3.       What is the most interesting matter that you have worked on?

Because my professional interest is in spines, the cases I see are often complex and some are multiple trauma that require many experts from different disciplines. I find these types of cases the most interesting as there is so much to learn from the legal team and other experts.

One particular case comes to mind, in relation to paralysis following cardiac surgery. There were multiple conferences followed by joint statements and a trial. The experience was very taxing but ultimately rewarding as it provided valuable insight into the legal process for high value claims. My role was to examine the paralysis from a spinal perspective and to try to explain that in relation to vascular surgery. The key take away was doing adequate research and preparation.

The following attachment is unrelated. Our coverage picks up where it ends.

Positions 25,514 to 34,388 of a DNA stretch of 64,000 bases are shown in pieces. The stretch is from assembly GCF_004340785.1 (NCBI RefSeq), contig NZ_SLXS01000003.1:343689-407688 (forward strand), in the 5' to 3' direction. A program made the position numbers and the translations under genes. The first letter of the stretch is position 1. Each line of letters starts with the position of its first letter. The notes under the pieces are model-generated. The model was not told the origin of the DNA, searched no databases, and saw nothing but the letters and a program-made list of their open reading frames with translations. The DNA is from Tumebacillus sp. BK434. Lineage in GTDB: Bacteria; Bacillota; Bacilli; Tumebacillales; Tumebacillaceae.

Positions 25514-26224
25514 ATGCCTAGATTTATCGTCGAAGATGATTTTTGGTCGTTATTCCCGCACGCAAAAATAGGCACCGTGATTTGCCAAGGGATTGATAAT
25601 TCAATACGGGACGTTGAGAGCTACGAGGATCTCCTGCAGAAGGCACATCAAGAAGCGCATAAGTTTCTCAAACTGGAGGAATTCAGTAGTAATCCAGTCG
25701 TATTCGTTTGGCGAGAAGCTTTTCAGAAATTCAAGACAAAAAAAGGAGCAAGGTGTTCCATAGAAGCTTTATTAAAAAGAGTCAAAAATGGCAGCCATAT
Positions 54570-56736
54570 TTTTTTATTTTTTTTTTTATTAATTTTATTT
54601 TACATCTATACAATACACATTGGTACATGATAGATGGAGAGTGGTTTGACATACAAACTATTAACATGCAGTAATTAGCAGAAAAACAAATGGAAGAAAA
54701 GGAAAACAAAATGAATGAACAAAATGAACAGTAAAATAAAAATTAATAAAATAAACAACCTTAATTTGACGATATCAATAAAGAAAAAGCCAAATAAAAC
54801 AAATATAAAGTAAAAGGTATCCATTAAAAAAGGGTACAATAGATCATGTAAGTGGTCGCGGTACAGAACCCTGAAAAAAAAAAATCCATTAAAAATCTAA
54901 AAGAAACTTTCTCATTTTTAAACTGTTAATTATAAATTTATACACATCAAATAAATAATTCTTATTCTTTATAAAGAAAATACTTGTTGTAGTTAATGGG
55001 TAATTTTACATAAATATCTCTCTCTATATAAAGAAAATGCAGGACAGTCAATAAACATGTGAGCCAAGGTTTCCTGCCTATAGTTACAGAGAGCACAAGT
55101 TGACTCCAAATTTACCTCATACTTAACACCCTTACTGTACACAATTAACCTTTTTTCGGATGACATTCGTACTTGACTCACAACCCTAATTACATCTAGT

4.       What are the highs and lows of the job?

I provide in the region of 250 reports a year. Some of these relate to low level injuries and symptoms, which appear to be more significant than would be expected from the injury mechanism. This creates difficulties in explaining my opinion to claimants and their lawyers. Ultimately claimants differ in their reaction to trauma and therefore the extent and duration of symptoms. These often exceed my area of expertise and I would therefore defer to the relevant expert.

For the most part, expert joint statements are uncomplicated and most experts are straightforward and reasonable in their opinions. We may not always agree but we can still produce a joint statement, which is helpful to the court.